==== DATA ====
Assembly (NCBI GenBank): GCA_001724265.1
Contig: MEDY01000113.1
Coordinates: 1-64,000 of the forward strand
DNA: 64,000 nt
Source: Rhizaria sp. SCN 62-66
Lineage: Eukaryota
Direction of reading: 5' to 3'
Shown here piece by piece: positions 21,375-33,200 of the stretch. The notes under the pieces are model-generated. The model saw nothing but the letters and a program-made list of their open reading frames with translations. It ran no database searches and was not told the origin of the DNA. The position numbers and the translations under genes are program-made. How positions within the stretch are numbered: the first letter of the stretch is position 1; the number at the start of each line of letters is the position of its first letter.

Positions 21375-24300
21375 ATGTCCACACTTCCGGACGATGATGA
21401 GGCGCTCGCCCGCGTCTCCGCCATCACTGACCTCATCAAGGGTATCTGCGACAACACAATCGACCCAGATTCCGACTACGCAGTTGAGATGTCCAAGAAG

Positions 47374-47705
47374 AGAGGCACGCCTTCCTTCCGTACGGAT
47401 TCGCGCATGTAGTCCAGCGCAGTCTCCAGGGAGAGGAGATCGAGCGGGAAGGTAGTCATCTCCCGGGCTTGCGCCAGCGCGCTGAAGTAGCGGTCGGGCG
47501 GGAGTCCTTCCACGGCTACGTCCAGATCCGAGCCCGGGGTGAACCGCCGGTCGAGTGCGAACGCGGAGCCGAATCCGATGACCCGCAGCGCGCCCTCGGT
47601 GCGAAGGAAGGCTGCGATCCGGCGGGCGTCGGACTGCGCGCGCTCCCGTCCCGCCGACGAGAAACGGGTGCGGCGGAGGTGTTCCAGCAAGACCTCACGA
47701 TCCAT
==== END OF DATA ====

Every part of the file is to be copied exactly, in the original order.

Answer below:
Assembly (NCBI GenBank): GCA_001724265.1
Contig: MEDY01000113.1
Coordinates: 1-64,000 of the forward strand
DNA: 64,000 nt
Source: Rhizaria sp. SCN 62-66
Lineage: Eukaryota
Direction of reading: 5' to 3'
Shown here piece by piece: positions 21,375-33,200 of the stretch. The notes under the pieces are model-generated. The model saw nothing but the letters and a program-made list of their open reading frames with translations. It ran no database searches and was not told the origin of the DNA. The position numbers and the translations under genes are program-made. How positions within the stretch are numbered: the first letter of the stretch is position 1; the number at the start of each line of letters is the position of its first letter.

Positions 21375-24300
21375 ATGTCCACACTTCCGGACGATGATGA
21401 GGCGCTCGCCCGCGTCTCCGCCATCACTGACCTCATCAAGGGTATCTGCGACAACACAATCGACCCAGATTCCGACTACGCAGTTGAGATGTCCAAGAAG

Positions 47374-47705
47374 AGAGGCACGCCTTCCTTCCGTACGGAT
47401 TCGCGCATGTAGTCCAGCGCAGTCTCCAGGGAGAGGAGATCGAGCGGGAAGGTAGTCATCTCCCGGGCTTGCGCCAGCGCGCTGAAGTAGCGGTCGGGCG
47501 GGAGTCCTTCCACGGCTACGTCCAGATCCGAGCCCGGGGTGAACCGCCGGTCGAGTGCGAACGCGGAGCCGAATCCGATGACCCGCAGCGCGCCCTCGGT
47601 GCGAAGGAAGGCTGCGATCCGGCGGGCGTCGGACTGCGCGCGCTCCCGTCCCGCCGACGAGAAACGGGTGCGGCGGAGGTGTTCCAGCAAGACCTCACGA
47701 TCCAT